Consumer reusable respirators currently can not hold an NIOSH rating due to some of the requirements.

      I understand that I could have been more clear about the exact details. I will update my article to reflect this and to be more obvious about the lack of N99 certification.

  1. Hi.
    I use a Cambridge mask. I agree with all your comments re wearability and have actually bought quite a few for myself and others since their early introduction. The addition of the adjustable head-band was a vital necessity to give the masks a tight fit. I wear glasses and it is sometimes difficult to get just the right fit to avoid them steaming up, but perseverance does pay!

    However I am unclear about one thing. Should they ever be washed or not? The company seems to imply that it is not necessary and you will know when to discard them when it becomes harder to breathe through them. Would washing (assume hand-only in say just warm water alone?) degrade the mask in any way/make it less easy to identify when it should be discarded? I don’t wear them so frequently that I can almost count the hours – so for me, knowing the answer to this would help a lot. Thanks in advance!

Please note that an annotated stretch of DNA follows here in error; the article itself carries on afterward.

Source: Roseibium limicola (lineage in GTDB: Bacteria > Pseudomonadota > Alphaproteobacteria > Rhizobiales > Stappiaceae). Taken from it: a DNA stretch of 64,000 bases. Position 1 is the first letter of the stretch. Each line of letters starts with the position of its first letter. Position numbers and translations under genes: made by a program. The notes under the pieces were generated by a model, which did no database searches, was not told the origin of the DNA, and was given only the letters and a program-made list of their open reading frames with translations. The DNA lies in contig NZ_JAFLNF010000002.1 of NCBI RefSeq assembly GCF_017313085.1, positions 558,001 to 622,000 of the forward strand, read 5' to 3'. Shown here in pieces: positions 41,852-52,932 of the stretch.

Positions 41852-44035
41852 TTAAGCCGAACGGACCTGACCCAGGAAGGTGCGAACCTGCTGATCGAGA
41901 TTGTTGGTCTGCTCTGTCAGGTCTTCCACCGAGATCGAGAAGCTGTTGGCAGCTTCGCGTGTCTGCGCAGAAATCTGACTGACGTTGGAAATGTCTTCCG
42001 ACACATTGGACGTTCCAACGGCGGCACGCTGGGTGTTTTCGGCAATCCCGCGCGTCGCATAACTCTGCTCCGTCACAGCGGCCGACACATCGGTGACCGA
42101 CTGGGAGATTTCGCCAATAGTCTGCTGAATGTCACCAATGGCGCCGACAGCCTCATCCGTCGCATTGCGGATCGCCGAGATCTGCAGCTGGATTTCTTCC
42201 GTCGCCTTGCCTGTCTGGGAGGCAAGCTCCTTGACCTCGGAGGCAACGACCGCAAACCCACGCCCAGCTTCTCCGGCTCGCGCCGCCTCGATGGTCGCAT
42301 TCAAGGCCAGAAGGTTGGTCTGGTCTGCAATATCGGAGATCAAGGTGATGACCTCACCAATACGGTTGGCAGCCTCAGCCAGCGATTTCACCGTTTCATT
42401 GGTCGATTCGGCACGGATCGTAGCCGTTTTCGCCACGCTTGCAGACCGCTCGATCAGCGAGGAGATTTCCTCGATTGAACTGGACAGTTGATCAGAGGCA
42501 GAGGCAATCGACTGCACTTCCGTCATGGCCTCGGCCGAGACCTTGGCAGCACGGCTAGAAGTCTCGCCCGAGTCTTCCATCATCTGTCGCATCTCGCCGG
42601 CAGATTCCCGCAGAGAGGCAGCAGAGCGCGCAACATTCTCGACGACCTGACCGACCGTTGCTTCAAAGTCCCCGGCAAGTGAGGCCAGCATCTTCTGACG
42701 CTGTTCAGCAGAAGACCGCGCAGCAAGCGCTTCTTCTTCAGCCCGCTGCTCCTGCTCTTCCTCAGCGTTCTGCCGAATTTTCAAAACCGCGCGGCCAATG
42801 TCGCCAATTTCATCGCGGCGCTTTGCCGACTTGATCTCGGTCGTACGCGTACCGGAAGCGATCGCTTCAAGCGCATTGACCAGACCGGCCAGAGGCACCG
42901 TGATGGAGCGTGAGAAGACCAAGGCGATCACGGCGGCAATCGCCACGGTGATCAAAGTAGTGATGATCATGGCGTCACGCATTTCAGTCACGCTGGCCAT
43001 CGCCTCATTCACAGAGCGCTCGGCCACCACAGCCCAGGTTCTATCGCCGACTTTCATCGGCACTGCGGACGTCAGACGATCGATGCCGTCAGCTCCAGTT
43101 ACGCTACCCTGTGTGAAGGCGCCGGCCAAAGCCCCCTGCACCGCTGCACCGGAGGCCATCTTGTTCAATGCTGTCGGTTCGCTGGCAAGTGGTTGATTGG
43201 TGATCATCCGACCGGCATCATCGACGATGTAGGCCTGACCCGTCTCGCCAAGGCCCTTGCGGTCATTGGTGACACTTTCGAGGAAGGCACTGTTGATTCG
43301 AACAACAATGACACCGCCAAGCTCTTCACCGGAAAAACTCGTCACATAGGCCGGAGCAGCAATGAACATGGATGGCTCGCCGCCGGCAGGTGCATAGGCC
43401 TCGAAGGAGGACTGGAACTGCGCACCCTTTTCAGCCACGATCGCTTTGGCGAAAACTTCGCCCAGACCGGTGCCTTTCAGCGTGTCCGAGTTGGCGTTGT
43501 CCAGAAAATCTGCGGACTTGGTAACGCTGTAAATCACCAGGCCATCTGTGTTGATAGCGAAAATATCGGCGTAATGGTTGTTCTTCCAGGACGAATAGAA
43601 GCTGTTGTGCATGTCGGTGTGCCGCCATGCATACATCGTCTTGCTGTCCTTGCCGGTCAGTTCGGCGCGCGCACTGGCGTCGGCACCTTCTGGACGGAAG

1. Hello Steve,

      Cambridge Mask’s official advice is:

      The mask can be hand washed with soap and hot water. However, this will not extend the life of the filters as the pollution will be locked into them. As the whole mask is the filter, once it has reached its recommended total hours of use, a new mask is needed. Please do not machine wash or dry the mask. (https://cambridgemask.com/frequently-asked-questions/).

      Hand washing should not degrade the lifespan of the mask/filter or make it harder to tell when it should be discarded. However, I would also refrain from washing it unless it is needed (the mask smells or is visibly dirty). I believe that Cambridge Mask implies that they don’t need to be washed as they are intended as pollution masks (in which case washing isn’t that essential). They should definitely be safe to wash though, and the filter lifespan shouldn’t be impacted too greatly. I hope this helps!